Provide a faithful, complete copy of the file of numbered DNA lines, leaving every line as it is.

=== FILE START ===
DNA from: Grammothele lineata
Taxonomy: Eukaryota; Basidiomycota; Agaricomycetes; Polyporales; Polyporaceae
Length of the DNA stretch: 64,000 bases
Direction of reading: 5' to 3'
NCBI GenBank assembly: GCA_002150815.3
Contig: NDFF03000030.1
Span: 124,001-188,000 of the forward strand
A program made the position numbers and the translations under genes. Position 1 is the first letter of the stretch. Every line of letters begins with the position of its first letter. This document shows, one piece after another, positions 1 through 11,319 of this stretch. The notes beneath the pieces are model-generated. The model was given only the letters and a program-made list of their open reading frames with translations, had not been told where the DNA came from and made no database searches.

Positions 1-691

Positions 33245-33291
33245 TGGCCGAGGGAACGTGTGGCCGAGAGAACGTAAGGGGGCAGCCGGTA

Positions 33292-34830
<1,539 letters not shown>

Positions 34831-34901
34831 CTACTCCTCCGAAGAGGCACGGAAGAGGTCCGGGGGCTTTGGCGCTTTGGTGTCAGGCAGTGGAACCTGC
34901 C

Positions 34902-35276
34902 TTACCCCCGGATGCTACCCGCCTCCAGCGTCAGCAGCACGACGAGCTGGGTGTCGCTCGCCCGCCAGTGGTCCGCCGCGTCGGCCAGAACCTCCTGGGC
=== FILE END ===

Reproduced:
DNA from: Grammothele lineata
Taxonomy: Eukaryota; Basidiomycota; Agaricomycetes; Polyporales; Polyporaceae
Length of the DNA stretch: 64,000 bases
Direction of reading: 5' to 3'
NCBI GenBank assembly: GCA_002150815.3
Contig: NDFF03000030.1
Span: 124,001-188,000 of the forward strand
A program made the position numbers and the translations under genes. Position 1 is the first letter of the stretch. Every line of letters begins with the position of its first letter. This document shows, one piece after another, positions 1 through 11,319 of this stretch. The notes beneath the pieces are model-generated. The model was given only the letters and a program-made list of their open reading frames with translations, had not been told where the DNA came from and made no database searches.

Positions 1-691

Positions 33245-33291
33245 TGGCCGAGGGAACGTGTGGCCGAGAGAACGTAAGGGGGCAGCCGGTA

Positions 33292-34830
<1,539 letters not shown>

Positions 34831-34901
34831 CTACTCCTCCGAAGAGGCACGGAAGAGGTCCGGGGGCTTTGGCGCTTTGGTGTCAGGCAGTGGAACCTGC
34901 C

Positions 34902-35276
34902 TTACCCCCGGATGCTACCCGCCTCCAGCGTCAGCAGCACGACGAGCTGGGTGTCGCTCGCCCGCCAGTGGTCCGCCGCGTCGGCCAGAACCTCCTGGGC